For my part, I commit if I see or hear someone being bullied because of their race, sexual preference or orientation, place of birth, gender, age, etc., that I will stand up for the victim. I will not turn away; I will lean in and join hands with my brothers and sisters who are oppressed.

I’m listening. Contact me or comment on this post to share your story or let us know what we can do to help this issue–or what you are doing. We’d love to share solutions in a future post.

(Note: I am incredibly grateful to the first responders like police officers serving on the front line facing difficult situations and life-threatening dangers daily–while maintaining dignity and respect for others. Many of these people are my friends and clients. This is by no means an attack on the vast majority of those serving our communities with compassion.)


 

2 Comments Add yours

  1. Dave says:

    Thanks Scott. I hate what I hear, what I see. I don’t understand. I don’t know what I can do. I feel like any action I might take will be trite meaningless. Appear as “some white guy trying to feel less guilty.” I appreciate your idea of just listening. Maybe by listening I will start to understand. Maybe I will find my place to help.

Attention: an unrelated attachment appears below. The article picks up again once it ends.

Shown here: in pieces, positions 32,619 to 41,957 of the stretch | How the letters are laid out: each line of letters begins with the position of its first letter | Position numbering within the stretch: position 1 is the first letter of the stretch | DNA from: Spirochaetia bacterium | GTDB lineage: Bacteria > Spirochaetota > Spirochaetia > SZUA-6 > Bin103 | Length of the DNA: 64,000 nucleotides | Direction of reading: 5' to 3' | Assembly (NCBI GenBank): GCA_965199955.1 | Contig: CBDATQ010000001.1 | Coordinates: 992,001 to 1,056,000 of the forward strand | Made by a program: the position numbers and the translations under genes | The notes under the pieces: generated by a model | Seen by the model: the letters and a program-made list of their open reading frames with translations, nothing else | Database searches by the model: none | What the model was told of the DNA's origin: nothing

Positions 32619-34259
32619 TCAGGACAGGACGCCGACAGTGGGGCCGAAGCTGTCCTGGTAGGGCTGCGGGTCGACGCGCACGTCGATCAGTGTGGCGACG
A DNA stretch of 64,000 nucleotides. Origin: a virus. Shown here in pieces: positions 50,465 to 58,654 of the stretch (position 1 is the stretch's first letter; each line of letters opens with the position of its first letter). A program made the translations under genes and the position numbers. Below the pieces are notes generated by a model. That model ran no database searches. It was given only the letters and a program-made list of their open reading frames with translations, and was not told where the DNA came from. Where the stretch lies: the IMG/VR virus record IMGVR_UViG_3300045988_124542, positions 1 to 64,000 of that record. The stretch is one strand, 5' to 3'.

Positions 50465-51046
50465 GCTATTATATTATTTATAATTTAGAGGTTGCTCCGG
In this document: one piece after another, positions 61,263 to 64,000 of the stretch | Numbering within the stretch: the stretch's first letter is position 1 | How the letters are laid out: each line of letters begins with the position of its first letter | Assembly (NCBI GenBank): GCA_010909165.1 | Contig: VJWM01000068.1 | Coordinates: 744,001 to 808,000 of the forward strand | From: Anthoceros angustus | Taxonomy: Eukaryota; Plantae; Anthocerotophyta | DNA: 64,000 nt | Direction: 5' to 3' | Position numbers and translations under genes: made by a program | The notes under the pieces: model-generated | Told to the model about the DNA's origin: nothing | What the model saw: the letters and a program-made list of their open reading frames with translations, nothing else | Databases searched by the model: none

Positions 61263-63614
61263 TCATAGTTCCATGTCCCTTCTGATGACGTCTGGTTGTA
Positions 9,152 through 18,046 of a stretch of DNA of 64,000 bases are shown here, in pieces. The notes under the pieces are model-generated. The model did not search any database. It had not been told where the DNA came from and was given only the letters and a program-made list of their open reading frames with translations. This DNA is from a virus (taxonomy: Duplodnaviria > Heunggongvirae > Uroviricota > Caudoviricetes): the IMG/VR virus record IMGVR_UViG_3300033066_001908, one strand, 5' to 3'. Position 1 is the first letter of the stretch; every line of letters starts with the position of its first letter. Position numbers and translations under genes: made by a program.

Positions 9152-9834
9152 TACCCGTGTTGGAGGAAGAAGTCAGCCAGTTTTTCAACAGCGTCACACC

I feel like I grew up in a sort of diverse area. White suburb but went into a diverse Junior High and High School. I quickly learned that “jerks” come in all shapes, sizes, colors, income brackets, geography, gender, preference (I am guessing that is the 0.1% DNA delta).

    A moment that sticks out in my head that I think about a lot. Circa 1986ish, I was in marching band in high school had a variety of friends. My mom is a hugger. A couple of my friends were huggers. We were in a small town, low in diversity. My friend James, who happened to be visibly different than my mom. Sees my mom and yells “MOM!!” and walks up and give her a huge hug, she of course hugs him back, hugs him like a mom hugs a son. A diverse hug in the middle of a non diverse town. The looks they got just didn’t make sense, James always hugged my mom when he saw her. James hugged everybody. Just one of those moments that sticks in my head of WTF society.

    Here we are 30+years later and not much has changed. I don’t get it. I am not sure how to help change society. I feel like all I can do is help my kids to grow up accepting good people.

    Again, thanks for helping people to think.

    1. Scott Carbonara says:

      Thanks for sharing your thoughts and story, Dave. Your mom set a wonderful example of treating people with respect and love. It sounds like you are doing the same with your own children. It might not seem like much, but what your mom taught you is much more than some try to teach. I remember a song from the Broadway musical “South Pacific” that my dad used to play years ago. One song said, “You’ve got to be taught to be afraid of people who’s eyes are oddly made and people who’s skin is a different shade…you’ve got to be carefully taught. You’ve got to be taught before it’s too late, before you are six, or seven, or eight, to hate all the people your relatives hate. You’ve got to be carefully taught.” Prejudice is taught in the same way as acceptance; by daily example.